If Chimes of Midnight has taught us anything it’s that Big Finish fans love a good ghost story over the Christmas period. Nothing quite gets you in the festive spirit that a good fright, and Torchwood audios over the past couple of years have treated us to sci-fi scare for tide us over until the next holiday season. This year’s entry into that collection is from veteran of the Sherlock Holmes audio stories Jonathan Barnes, slipping into his comfort zone of the Victorian period to give us a series of short horror vignettes with Queen Victoria. But this story ultimately ended up leaving me more frustrated than frightened.
Back in the early days of the Doctor Who Monthly Range we would get a bunch of audios that experimented with the medium of audio itself; Whispers of Terror,Scherzo, Special Features and You Are The Doctor to name but a few. Now that same lovingly daring spirit has been revived in the Torchwood monthly range and are often some of my favourite stories done by the company full stop, especially Cascade and Made You Look. A few months ago we got to see Ianto star in one such experimental stories and here he is again in a spooky story exploring one of the most interesting audio phenomena, the number station. Naturally for a release like this one I really think everyone should go in blind so I am going to attempt to speak as vaguely as I can so I don’t ruin the experience for those on the fence about picking up the story.
Tosh and Ianto have had two of my favourite Torchwood audios recently, both of which really utilise the characters to tell engaging and personal emotional character studies which have these great darker edges to them; Ianto’s almost fetishistic need to feel loved or Tosh’s treatment at the hands of institutional racism in the medical world. So putting these two members together specifically is a great choice and worked really well in their previous joint adventure Dinner and a Show. SUV doesn’t quite feel as fresh or interesting as that story, in fact much of this story feels too much like a retread of the character work done there but the pairing are still charismatic enough to make the audio overall fun and snappy.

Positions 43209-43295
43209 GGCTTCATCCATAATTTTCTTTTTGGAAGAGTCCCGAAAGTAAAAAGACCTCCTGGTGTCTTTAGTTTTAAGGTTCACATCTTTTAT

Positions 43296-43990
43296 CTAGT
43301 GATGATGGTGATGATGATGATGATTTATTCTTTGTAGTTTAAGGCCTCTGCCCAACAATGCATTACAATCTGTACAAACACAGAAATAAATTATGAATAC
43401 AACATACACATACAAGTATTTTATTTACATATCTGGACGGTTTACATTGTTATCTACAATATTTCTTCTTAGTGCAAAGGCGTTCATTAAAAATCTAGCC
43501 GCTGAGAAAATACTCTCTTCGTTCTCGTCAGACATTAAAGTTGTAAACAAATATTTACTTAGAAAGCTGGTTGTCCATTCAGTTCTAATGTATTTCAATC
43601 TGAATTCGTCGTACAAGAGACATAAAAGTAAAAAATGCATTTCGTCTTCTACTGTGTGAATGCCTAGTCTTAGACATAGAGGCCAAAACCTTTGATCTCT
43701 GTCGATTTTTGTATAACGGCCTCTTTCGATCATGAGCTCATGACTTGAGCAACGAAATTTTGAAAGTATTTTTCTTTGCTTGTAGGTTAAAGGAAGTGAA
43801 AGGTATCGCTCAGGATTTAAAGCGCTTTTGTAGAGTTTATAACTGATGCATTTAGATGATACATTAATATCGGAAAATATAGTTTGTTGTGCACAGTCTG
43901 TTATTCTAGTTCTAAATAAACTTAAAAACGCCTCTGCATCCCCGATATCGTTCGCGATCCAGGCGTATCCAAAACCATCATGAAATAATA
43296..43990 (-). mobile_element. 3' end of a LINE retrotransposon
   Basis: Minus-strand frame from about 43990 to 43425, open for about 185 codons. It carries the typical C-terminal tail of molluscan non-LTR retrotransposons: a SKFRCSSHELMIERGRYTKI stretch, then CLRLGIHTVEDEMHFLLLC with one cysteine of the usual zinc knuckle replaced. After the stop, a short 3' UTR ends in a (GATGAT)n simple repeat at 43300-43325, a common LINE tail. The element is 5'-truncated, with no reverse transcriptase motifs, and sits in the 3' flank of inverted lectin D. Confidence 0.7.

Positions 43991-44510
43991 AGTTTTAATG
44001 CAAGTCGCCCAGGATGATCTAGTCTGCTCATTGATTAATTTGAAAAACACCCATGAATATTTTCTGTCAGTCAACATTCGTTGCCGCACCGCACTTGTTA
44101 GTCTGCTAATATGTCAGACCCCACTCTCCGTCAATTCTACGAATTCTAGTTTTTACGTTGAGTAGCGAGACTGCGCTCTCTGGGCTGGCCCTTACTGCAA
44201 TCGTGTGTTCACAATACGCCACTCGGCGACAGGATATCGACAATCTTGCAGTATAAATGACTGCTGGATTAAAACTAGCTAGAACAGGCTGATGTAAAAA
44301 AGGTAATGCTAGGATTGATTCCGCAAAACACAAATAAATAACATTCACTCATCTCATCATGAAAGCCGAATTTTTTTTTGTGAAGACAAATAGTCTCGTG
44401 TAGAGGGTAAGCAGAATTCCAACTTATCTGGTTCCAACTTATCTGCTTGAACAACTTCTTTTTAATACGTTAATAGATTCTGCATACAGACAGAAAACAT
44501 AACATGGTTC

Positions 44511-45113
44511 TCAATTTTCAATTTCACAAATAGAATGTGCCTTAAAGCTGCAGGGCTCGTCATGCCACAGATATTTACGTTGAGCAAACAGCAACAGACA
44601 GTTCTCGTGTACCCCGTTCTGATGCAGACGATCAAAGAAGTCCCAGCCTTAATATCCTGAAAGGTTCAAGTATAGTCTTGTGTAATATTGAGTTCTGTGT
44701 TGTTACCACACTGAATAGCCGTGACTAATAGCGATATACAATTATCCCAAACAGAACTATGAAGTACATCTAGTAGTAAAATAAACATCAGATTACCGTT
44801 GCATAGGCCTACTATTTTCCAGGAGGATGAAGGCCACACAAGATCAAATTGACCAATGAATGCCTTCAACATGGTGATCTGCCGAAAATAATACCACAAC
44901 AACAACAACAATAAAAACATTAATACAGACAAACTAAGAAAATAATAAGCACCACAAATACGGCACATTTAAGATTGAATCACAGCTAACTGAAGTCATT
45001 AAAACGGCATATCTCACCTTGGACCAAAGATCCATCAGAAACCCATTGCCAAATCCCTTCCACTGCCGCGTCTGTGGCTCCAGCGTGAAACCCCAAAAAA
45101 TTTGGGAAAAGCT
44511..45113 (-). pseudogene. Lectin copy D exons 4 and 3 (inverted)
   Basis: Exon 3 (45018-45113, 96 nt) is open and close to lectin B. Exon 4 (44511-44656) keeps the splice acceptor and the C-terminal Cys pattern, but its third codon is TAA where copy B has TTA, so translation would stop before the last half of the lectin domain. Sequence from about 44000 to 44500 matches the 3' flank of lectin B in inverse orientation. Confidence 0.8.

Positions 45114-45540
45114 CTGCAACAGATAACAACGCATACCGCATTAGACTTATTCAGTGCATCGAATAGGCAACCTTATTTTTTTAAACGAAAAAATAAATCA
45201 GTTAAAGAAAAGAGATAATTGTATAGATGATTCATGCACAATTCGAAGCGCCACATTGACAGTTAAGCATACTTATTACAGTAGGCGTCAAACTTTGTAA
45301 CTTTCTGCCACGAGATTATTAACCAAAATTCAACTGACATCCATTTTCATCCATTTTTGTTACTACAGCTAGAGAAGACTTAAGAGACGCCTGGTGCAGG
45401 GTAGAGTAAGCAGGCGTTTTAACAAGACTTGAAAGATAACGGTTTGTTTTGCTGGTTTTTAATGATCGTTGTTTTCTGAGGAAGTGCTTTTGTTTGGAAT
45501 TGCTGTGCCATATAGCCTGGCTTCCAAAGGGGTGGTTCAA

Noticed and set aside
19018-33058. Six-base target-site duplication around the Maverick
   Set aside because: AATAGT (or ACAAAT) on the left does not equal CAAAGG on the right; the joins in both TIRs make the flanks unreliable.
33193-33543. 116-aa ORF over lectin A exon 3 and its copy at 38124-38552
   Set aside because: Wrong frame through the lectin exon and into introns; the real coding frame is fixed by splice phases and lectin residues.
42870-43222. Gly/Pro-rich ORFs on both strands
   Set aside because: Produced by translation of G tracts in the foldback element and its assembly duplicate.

Tosh is often placed at the centre of some of Torchwood’s more experimental audio stories. The perfect piracy commentary Cascade, the anger management focused story Instant Karma and Dinner and a Show explored her little seen friendship with Ianto. Of all of the main team, Tosh has the most consistent catalogue of good stories; a catalogue Suckers happily fits in. New writer Alexander Stewart gives a fresh take on the often overused amnesia narrative and mental ward setting by giving us a story with far more human stakes that are more terrifying than any alien could ever be.
Ianto Jones, on one of his many routine cataloguing trips to the basement, finds himself stalked by a ghostly presence while he lets out some demons of his own.
The premise of Maddie Wilson’s debut story is shockingly simple; she takes one of our beloved Hub crew members and sends them off to deal with a spook on their lonesome. We’ve seen this quite a lot with Ianto specifically in this range, and they always come out as being exemplars of what the range can do with character development. James Goss’ Fall To Earth and The Office of Never Was are both excellent delves into the man Ianto truly is; just a guy who wants to be liked and seen as one of the team. But Wilson goes above and beyond the call of duty and gives possibly the best solo Ianto story the Torchwood Monthly Range has ever received. Equal parts tragic and unsettling, the story is a fresh exploration of the secret hero of Torchwood Three. Continue reading →